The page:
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Spare The Rod: The Difference Between Punishment and Discipline

JACKSON, Miss– What does ‘spare the rod, spoil the child’ actually mean? Adrian Peterson’s child abuse allegations have brought spanking and its meaning into the limelight. News Mississippi sought the answer. 

Mississippi is in the heart of the Bible belt. Whether or not someone goes to church or reads the Bible, the saying ‘spare the rod, spoil the child’ comes into the conversation when talking about spanking your kids. “Pick a switch,” or “I’m getting the paddle,” are common sayings in Mississippi households, and some schools still use spanking, or “corporal punishment,” as a disciplinary action.

But with Adrian Peterson’s child abuse allegations, many question if “sparing the rod” is actually better for the child.

“It’s actually spare the rod, hate the child,” says Brookhaven First Assembly of God Family Pastor Matt Taylor. Taylor says spanking, like any discipline action, is meant to train and teach a child how to be part of society. Discipline is one of the main roles of parenting.

Taylor points out the difference between spanking and abuse is the intention.

“If you’re finding something to cause pain to the child, to put bruises or inflict pain because of a mistake, it’s punishment,” says Taylor “Punishment is from anger, passionate and without wisdom. That’s when you can cross the line.”  That line being the fine line between spanking to cause pain or spanking to teach.

If a child has bruises, cuts, bleeding, that’s abuse. But it also goes deeper than that.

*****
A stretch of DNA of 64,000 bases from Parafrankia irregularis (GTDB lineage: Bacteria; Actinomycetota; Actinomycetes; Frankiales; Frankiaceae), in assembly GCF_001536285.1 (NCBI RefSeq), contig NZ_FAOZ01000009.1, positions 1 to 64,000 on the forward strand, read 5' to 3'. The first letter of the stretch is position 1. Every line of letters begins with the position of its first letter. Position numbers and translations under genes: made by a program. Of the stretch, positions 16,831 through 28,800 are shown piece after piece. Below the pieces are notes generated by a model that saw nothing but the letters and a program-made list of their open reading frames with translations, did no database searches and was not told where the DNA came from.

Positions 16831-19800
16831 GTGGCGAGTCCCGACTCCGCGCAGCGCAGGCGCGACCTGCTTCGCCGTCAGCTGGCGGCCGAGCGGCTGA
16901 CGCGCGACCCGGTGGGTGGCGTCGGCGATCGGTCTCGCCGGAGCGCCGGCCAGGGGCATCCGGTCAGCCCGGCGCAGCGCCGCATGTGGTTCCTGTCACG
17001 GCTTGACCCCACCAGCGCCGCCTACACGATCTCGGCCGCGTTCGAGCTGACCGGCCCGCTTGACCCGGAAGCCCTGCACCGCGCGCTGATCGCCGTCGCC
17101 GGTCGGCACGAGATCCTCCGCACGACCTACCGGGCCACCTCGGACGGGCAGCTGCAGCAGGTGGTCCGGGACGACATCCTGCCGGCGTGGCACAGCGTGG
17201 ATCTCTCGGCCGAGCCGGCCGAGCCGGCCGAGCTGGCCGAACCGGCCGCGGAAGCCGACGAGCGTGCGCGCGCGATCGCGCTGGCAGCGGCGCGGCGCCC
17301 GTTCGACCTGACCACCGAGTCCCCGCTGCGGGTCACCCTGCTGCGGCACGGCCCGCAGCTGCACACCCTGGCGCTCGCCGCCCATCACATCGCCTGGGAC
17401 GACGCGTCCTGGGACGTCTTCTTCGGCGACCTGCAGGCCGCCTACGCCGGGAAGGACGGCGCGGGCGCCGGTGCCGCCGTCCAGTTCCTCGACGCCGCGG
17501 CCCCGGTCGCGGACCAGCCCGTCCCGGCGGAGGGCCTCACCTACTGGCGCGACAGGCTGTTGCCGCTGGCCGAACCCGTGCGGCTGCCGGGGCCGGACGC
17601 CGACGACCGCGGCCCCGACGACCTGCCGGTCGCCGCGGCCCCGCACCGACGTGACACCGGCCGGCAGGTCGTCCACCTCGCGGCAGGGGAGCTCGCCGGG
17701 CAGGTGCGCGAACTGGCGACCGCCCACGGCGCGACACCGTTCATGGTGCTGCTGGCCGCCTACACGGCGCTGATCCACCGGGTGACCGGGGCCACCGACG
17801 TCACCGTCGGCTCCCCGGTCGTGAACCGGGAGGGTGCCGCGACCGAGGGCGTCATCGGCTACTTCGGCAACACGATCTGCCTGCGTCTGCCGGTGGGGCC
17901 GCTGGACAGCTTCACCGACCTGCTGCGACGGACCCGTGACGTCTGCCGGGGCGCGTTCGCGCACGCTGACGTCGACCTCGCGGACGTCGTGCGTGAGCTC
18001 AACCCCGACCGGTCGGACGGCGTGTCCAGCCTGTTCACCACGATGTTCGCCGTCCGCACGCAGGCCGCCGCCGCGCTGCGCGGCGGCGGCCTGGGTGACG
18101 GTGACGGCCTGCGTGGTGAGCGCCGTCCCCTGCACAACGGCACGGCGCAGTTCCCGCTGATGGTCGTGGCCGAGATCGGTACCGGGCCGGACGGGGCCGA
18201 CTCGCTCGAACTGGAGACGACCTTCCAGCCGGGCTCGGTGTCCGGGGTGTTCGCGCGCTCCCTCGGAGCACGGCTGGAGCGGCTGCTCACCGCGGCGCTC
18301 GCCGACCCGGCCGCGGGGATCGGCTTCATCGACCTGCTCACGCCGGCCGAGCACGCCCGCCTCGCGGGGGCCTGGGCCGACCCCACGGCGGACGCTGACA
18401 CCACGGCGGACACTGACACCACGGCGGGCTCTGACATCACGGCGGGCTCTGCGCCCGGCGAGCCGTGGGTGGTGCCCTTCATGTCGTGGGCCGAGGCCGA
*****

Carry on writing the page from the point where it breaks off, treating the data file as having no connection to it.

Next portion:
“When a child shuts down from fear, it’s mental,” says Taylor. And he says it’s not limited to just spanking, “if you’re spanking to hurt, or even calling names, talking down to or degrading a child, you’ve crossed the line.”

So punishment can cross the line. What is discipline?

“Discipline requires patience, wisdom, and really just spending time getting to know your kids,” says Taylor.

Taylor also adds that the discipline should be tailored to the child and to the situation. Spanking may not be necessary for a particular child at a particular time.

“I was spanked minimally,” Taylor says as he reflects on his childhood.

To avoid punishing from anger as opposed to discipline, Taylor says taking a breather can help you regain your wits.

“Remove yourself from the situation,” says Taylor. Then go back in and discipline your child in the way that you as a parent sees as fitting.

Spanking can turn to abuse when the parent is acting from anger in order to punish. Abuse stems from anger. But Taylor says discipline isn’t about how angry you are at your child.

“Discipline is established to build a child up,” Taylor says, “it takes wisdom, patience, and is ongoing. Discipline isn’t instant.”

Here’s the whole interview with Brookhaven First Assembly of God Family Pastor Matt Taylor:

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